We harvested about 30 hihiwai, put them in a bucket of stream water, and kept them cool and aerated all the way home. We put them into a 64-square foot Micro System, checked them a few times the first week, then pretty much forgot about them for four months. This was what we did with the prawns, because we are so busy running the farm to worry about much else. So, four months goes by; we harvest vegetables from this Micro System, replant, and every time we remove rafts from the system that have hihiwai stuck to their bottoms, we carefully put the hihiwai back into the water on the bottom of the trough.
They were sweet little limpets: they would cruise along the liner or the underside of the rafts, eating algae off their surfaces. They didn't chew holes in the liner, or eat mosquito fish, or chew on vegetable roots, because they are algae eaters. We KNEW about this feeding habit BEFORE we brought any home, and weren't too worried that they would present a problem in an aquaponics system. The algae we normally see around the top two inches of the waterline on the liner in this system grew noticeably thinner with the hihiwai munching on it.
The kicker was four months later, when we had to drain and sterilize this Micro System because it got clogged with duckweed. We harvested ALL the hihiwai that were in the system, and there were 60! Remember I said we put 30 in? Well, I also remembered how big the smallest of the original 30 were, and there were 30 new ones that were smaller than that! They had made 30 new hihiwai in the four months they were in the Micro System, and the original 30 we put in were now huge!
Although the hihiwai are cute and so on, they are particularly interesting because, although it is legal to gather hihiwai for personal consumption, there's a $10,000 fine if you're caught selling them! They're a favorite food in Hawaii, and are valuable. This is also true of another organism, with the Hawaiian name "Opae 'ula", which is a little red freshwater shrimp. The poachers who sell these two usually get $25/lb for them.
So, armed with this information, I called the Hawaii Department of Land and Natural Resources (DLNR) and talked to their specialist who knows about these guys. I got a verbal opinion from him that, although it's unlawful to gather them and sell them, it should be OK to culture them and sell the cultured ones, since the purpose of the law was to help keep the numbers of the natural stocks high enough to stay viable.
One would want to get this in writing before basing a business plan on it, but it appears that it may be aquaponically possible to raise organisms for profit that are currently not allowed to be sold because the only source for them is gathering in the wild, which could endanger wild stocks by putting a price on them. This is a whole new field where aquaponics can be a valuable addition to environmentalist's and naturalist's efforts to keep diversity alive in our natural ecosystems. It is even conceivable that businesses that culture such organisms for sale could contribute a certain percentage of the organisms themselves to restocking the natural environments they originally came from.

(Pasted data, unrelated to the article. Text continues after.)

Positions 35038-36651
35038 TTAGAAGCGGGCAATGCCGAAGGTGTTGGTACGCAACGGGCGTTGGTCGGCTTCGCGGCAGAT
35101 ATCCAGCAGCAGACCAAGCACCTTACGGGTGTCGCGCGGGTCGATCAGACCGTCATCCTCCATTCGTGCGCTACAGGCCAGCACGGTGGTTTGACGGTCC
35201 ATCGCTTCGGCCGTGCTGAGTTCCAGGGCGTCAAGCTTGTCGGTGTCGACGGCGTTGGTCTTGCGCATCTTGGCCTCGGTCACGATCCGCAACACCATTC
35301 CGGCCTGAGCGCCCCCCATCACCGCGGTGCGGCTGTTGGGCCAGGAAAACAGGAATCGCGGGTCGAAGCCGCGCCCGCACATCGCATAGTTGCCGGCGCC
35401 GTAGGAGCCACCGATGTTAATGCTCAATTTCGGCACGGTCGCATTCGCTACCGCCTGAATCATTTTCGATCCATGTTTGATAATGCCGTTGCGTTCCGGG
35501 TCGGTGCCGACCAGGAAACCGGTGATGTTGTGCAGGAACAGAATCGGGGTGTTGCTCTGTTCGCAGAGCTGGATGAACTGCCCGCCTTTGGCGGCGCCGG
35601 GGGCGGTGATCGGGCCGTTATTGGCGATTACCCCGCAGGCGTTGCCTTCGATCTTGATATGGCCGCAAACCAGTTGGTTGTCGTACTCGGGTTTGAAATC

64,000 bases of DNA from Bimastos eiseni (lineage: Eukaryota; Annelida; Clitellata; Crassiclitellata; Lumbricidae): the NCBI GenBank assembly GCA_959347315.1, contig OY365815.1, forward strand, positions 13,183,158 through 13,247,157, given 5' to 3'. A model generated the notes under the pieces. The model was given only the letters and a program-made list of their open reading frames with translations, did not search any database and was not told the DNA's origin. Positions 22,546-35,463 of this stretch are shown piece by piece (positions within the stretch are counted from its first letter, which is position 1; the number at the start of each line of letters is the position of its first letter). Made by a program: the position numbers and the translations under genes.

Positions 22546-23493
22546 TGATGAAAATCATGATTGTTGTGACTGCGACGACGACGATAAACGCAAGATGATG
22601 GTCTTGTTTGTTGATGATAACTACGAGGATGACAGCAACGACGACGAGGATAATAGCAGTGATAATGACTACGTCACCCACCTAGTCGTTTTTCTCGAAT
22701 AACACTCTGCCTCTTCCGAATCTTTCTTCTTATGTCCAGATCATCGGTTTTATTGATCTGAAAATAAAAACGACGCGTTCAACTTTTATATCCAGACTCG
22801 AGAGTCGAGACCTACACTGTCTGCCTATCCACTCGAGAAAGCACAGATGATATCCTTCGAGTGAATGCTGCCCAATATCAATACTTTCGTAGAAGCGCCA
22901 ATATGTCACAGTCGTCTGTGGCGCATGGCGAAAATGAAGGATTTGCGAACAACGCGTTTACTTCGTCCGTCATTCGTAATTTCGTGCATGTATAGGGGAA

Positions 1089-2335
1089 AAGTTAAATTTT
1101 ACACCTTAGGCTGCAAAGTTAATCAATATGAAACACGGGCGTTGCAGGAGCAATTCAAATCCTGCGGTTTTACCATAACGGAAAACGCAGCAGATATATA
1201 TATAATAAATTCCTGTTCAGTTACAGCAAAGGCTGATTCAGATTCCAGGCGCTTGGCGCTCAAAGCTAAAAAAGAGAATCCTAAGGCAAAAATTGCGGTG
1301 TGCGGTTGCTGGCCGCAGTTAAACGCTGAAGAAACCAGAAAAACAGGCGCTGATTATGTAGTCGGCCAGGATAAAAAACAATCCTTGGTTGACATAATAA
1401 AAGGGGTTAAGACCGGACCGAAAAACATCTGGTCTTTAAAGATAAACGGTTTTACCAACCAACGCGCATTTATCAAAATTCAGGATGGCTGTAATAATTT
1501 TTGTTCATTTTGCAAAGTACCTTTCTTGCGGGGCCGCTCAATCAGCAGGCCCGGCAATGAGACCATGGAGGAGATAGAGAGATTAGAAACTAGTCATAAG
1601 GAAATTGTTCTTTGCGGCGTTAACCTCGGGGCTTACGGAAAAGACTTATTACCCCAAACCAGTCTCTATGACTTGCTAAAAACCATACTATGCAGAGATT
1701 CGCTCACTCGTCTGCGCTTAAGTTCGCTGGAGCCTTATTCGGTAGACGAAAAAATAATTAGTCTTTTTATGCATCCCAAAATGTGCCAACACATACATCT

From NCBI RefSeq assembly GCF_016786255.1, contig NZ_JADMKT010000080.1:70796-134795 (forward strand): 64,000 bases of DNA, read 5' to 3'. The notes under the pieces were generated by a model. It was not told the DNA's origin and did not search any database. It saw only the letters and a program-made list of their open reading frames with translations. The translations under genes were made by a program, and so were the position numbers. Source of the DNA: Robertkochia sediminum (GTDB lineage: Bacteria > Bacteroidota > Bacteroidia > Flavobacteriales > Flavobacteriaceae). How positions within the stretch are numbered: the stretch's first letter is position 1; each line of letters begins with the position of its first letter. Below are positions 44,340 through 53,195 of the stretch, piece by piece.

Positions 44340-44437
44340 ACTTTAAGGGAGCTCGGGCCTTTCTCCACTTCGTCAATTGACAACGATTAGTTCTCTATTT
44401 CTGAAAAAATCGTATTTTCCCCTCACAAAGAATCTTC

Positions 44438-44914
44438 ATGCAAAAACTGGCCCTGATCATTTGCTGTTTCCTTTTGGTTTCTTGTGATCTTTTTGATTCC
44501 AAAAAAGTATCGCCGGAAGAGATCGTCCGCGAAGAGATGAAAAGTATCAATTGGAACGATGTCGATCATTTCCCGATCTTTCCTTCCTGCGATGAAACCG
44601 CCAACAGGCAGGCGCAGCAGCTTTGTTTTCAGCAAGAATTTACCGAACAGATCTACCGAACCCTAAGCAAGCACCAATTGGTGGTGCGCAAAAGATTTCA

(Next week: We're Giving A Training And Will Be Too Busy To Even Scratch An Itch! We'll resume newsletters the week of the 31st October. Thanks for listening!).
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Free Farm Tours
..............................................Aquaponics tour at the Friendly farm!
We hold a free workshop on our farm the FIRST Saturday of every month, focused on growing food with aquaponics and permaculture. Click here
for information. See you there!
If you are a school, a non-profit organization, an organization working
with the poor, Native Hawaiians, or ex-inmates, or if you are a church, we will hold a free farm tour for you anytime. You DO need to
email us first to schedule, or we might be out on errands!
3-1/2 pound kalo (taro root) grown in a 2" net pot (little bump at bottom)
4-month old prawn (macrobrachium rosenbergii) grown in hydroponics troughs of our aquaponics systems
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In The Farmily
I fell in love with my wife Susanne a little over eleven years ago in a health food store on the Big Island. I remember standing behind this woman at the checkout counter who had this gorgeous red hair down to the back of her knees and thinking "any woman with hair like that has got to have a face like a horse, they never get both", then she turned around and totally changed my world. She was beautiful!
Now, I've been told that you shouldn't marry girls you meet at the bar, and you shouldn't marry girls you meet at church, but no one ever warned me about health food store girls, so here we are eleven years later, as married as it gets.
Marrying my best friend started out good and has just gotten better. With Susanne's constant applications of patience and compassion (I probably would have divorced me a long time ago!), I'm learning to listen and not be such an idiot as I used to be.
Susanne has a saying: "We're all imprisoned in boxes of our own making. The instructions for getting out of the box are written on the outside, where everyone but ourselves can see them."
I always do my best to remember what she said when I am bothered by a situation, especially when I have a position that includes "But I'm right!". Another telling thing she says is: "Would you rather be right, or would you rather be loved?". Isn't' the answer to this obvious? One would think so, but how often do we insist on being right, and causing damage to the ones we love, rather than trying to solve the situation in a way that doesn't harm anyone?
The best thing Susanne says, though, is to our kids when she discovers they've lied about something: "Even when you "get away with it", who always knows that you lied?" And the kids always sheepishly say "I do." Then she asks "How does that make you feel?", and the answer is always "bad!" We have the most truthful and honest children I've ever met.
See why I love her so much?